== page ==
Rant: Is the U.S. the new 17th Century Church?


Some of you might know of this famous scientist who, back when the universe existed through the sheer will of God, dared to refute the claim that the Earth was the center of that universe. His name was Galileo and he was forced to recant his claims by the strongest power of the time: the Catholic Church.

The Catholic Church, however, had valid reasons to censor Galileo. Their absolute power over its subjects depended entirely on the validity (or, let’s say, literal validity) of everything that is written in the Christian Bible. There was no space for interpretation or poetic license; if one thing isn’t true, who’s to say the rest isn’t? Of course, that’s as good a justification as governments making shit up to legally invade another country. It’s been done throughout history whenever you require a large amount of people to agree blindly to your egotistical designs, so no surprises so far. And while what I will mention next should come as no surprise to anyone living outside a cave for the last twenty years or so, it’s still very disturbing.

Turns out, there’s a Canadian book on evolution that recently won a prestigious award over there for best science book for children. You guys remember when children went to school to learn the facts of life and the universe? Apparently some folks don’t, and this group has put the fear of God (literally) on U.S. publishers so that no one on American soil will pick this book up for publication. And by “this group” I mean Christian Creationist Groups.

Now, let’s be clear about something: freedom of speech goes both ways. It means that just as much as you are free to rebuke God and religion, religion can tell you that you are wrong without fear of legal reprisals; they are within their rights to defend their beliefs. However, this is nothing of the sort. This is censorship on the scale of Galileo vs. The Church, without going so far as threatening with death (as far as I know, there are always wackos). The day has come when evolution, one of the most accepted scientific theories (facts, actually) of the last century, is a topic so controversial publishing companies are bowing out from talking about it, for fear of the Creationism faction.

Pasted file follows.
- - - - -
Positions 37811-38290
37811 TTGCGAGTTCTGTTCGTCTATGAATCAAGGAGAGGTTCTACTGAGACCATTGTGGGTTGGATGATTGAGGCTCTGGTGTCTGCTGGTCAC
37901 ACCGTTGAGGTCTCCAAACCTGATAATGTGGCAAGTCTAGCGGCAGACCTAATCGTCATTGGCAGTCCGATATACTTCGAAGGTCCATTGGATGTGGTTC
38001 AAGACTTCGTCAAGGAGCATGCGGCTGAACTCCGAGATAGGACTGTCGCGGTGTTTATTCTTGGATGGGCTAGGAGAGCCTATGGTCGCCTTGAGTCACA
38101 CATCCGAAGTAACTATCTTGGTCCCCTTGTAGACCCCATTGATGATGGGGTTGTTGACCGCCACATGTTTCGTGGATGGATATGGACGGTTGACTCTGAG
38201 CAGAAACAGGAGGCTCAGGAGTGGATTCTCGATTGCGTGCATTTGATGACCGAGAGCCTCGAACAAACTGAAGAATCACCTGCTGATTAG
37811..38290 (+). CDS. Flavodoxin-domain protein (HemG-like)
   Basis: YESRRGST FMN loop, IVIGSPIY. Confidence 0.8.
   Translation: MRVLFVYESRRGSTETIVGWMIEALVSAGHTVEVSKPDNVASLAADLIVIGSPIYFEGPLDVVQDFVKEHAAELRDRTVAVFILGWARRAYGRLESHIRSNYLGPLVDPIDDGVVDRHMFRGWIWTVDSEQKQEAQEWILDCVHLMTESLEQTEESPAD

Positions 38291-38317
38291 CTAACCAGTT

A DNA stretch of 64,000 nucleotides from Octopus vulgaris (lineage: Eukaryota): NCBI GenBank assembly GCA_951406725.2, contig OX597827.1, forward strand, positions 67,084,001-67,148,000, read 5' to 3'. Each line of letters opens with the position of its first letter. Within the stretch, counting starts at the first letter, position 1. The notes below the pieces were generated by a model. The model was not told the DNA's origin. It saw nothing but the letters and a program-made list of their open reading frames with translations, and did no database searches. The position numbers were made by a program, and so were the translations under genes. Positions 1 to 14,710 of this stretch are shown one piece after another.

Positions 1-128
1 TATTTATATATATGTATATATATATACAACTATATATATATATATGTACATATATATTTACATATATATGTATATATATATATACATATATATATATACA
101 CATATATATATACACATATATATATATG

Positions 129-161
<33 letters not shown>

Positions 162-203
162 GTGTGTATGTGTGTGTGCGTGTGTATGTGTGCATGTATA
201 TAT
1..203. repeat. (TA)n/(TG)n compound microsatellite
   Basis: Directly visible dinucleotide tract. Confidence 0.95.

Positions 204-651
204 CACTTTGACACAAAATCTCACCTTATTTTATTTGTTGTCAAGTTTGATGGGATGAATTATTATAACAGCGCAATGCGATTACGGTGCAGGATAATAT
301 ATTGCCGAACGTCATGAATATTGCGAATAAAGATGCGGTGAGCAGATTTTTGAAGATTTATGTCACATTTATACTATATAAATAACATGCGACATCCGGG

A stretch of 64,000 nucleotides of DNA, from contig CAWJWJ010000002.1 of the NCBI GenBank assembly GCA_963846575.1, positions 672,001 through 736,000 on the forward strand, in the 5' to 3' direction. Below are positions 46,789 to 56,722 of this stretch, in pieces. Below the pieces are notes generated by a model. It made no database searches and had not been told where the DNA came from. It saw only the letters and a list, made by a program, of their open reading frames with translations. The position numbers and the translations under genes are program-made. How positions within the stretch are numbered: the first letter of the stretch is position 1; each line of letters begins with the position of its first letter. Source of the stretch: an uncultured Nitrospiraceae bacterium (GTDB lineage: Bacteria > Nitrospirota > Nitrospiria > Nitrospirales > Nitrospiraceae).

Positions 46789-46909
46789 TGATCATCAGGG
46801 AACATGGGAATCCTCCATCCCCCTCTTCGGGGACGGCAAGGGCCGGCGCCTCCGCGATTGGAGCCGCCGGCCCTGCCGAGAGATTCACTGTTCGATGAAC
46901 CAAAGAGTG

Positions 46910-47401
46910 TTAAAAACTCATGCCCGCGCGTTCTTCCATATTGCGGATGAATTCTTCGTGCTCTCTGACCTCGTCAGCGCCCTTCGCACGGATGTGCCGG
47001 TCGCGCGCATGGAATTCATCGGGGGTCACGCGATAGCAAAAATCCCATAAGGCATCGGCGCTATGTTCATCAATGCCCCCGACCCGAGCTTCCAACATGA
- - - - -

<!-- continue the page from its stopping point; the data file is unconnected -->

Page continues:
I wonder what would be the public’s response if the roles were reversed and it was the scientific community trying to bury forever and without question the religious beliefs of this people, using their clout to achieve their ends. Yeah, I can already see Apple, Google, and Microsoft threatening with an embargo of their products if the U.S. Government doesn’t outlaw Bibles. Or maybe Bill Nye the Science Guy putting Creationism in its place.

The religious rhetoric in a supposedly secular state such as the United States has been alarmingly going on the rise for the last few years; at least it caught my attention since the Bush Jr. administration (I’m the first one to admit I don’t pay much attention to politics, most probably it’s been going on since way before that). It’s alarming because, historically, one of religion’s staunchest characteristics is its intolerance. Its “we are right and you are wrong, and you will pay for your mistake in Hell” mentality is eerily similar to Bush’s “you are either with us or against us” rhetoric. The values that once made the U.S. a promising nation are giving way to the censorship and oppression of the “1984” world.

And that, folks, is one scary thought.

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